Kenya produces a wide variety of horticultural commodities. They are produced from major horticultural production areas, situated in different parts of the country. Most production is rain-fed, but irrigated products are also cultivated especially if production is for export purposes. Vegetables and fruits are grown both for household consumption and sale while cut flowers are only cultivated for commercial purposes (Kamau, 2017; Ministry of Agriculture, 2010). Majority of horticultural commodities meet domestic demand, but some are exported to overseas markets (Salami, Kamara, and Brixiova, 2010; Rutere, 2014). 

The horticultural sector is therefore important as a producer of food, source of income, employment, and foreign exchange. According to the vision 2030, crop cultivation is one of the main pillars of unlocking the potential of Kenya through increased productivity of crops (Nguguna, Kamau and Owino, 2009; Ndung'u, Adam and Collier, 2011). The horticultural sub-sector has grown since to become a major pillar of economic growth. The horticulture industry is the fastest growing agricultural sub-sector and is ranked third in terms of foreign exchange earnings from exports after tourism and tea (KNBS, 2013; Kamau, 2017). 

Snow peas (Pisum sativa var. saccharatum) is a high-value crop typically grown in temperate regions (Ferrarezi, Weiss, Geiger, and Beamer, 2016). Despite being moderate to low yielders, snow peas have been continually grown for thousands of years due to their favourable eating qualities and their ability to improve the soil. Snow peas were introduction to the Kenyan agricultural sector but their adoption by the farmers has been relatively slow due to the challenges experienced during the production and marketing processes. However, their importance has increased greatly due to their high demand especially in Europe (Weinberger and Lumpkin 2007).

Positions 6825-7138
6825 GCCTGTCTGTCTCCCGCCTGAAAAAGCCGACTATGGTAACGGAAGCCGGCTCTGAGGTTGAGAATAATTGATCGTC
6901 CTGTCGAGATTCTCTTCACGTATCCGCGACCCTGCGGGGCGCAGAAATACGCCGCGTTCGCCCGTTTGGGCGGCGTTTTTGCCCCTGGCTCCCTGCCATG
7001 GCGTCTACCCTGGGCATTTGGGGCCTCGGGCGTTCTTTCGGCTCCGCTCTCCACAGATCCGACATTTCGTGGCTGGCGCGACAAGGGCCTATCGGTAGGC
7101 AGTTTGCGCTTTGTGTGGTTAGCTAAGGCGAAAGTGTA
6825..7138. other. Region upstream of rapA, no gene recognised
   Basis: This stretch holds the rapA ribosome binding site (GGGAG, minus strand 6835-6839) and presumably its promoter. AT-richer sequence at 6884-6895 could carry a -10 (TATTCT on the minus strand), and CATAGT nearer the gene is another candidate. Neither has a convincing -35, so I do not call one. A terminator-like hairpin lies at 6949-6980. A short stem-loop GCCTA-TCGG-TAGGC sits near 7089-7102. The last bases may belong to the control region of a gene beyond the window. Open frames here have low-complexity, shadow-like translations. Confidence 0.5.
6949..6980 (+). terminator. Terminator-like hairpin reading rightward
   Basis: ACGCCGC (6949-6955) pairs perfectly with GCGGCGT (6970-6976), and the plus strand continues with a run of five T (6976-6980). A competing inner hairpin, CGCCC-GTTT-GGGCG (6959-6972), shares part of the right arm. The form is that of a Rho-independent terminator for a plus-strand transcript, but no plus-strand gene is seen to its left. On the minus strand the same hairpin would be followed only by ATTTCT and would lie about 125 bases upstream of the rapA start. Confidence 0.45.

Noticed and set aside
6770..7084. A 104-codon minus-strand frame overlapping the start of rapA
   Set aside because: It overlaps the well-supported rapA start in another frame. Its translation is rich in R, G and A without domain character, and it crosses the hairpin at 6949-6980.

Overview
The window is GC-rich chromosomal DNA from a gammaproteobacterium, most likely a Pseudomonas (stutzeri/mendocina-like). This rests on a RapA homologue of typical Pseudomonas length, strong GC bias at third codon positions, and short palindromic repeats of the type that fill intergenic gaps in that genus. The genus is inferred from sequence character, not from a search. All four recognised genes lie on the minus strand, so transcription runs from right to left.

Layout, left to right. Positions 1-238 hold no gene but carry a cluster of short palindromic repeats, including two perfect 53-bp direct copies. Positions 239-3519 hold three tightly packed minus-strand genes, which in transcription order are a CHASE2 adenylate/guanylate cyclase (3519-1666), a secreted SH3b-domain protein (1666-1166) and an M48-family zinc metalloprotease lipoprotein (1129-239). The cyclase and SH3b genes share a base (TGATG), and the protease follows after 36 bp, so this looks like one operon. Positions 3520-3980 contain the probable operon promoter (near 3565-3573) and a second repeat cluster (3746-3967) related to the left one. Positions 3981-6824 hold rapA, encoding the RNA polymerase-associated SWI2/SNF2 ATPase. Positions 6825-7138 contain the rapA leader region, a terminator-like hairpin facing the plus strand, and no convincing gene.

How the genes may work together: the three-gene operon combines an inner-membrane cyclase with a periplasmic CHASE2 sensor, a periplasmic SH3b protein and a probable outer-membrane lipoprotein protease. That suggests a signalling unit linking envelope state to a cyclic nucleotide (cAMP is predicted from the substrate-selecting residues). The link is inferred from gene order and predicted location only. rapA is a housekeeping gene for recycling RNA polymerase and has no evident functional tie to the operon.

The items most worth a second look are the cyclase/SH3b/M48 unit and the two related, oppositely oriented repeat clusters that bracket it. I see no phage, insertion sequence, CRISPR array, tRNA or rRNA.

Central Kenya offers favourable ecological conditions for production of peas. Production is mostly carried out by small scale farmers who are contracted by exporters (Mburu, Muriithi and Mutinda J. 2017). Most of them lack basic knowledge of producing them as well as capital for production and export opportunities (Davis, 2006). The industry is therefore characterized by brokers and middlemen who place farmers at a disadvantaged place in terms of prices and other benefits that should be associated in the entire value chain (Odero, Mburu, Ackello-Ogutu and Nderitu, 2013). This could be possibly explained by the nature of peas. Owing to its perishable nature, brokers take advantage of the farmers by buying the products at low price on realizing they have already harvested. This could therefore be one of the major reasons why the adoption of snow peas has been slow in Kenya. Beside this dilemma, the market for snow peas has also been unstable due the consistent fluctuation in prices. This has discouraged farmers from investing in the venture (Rugenyi, 2011).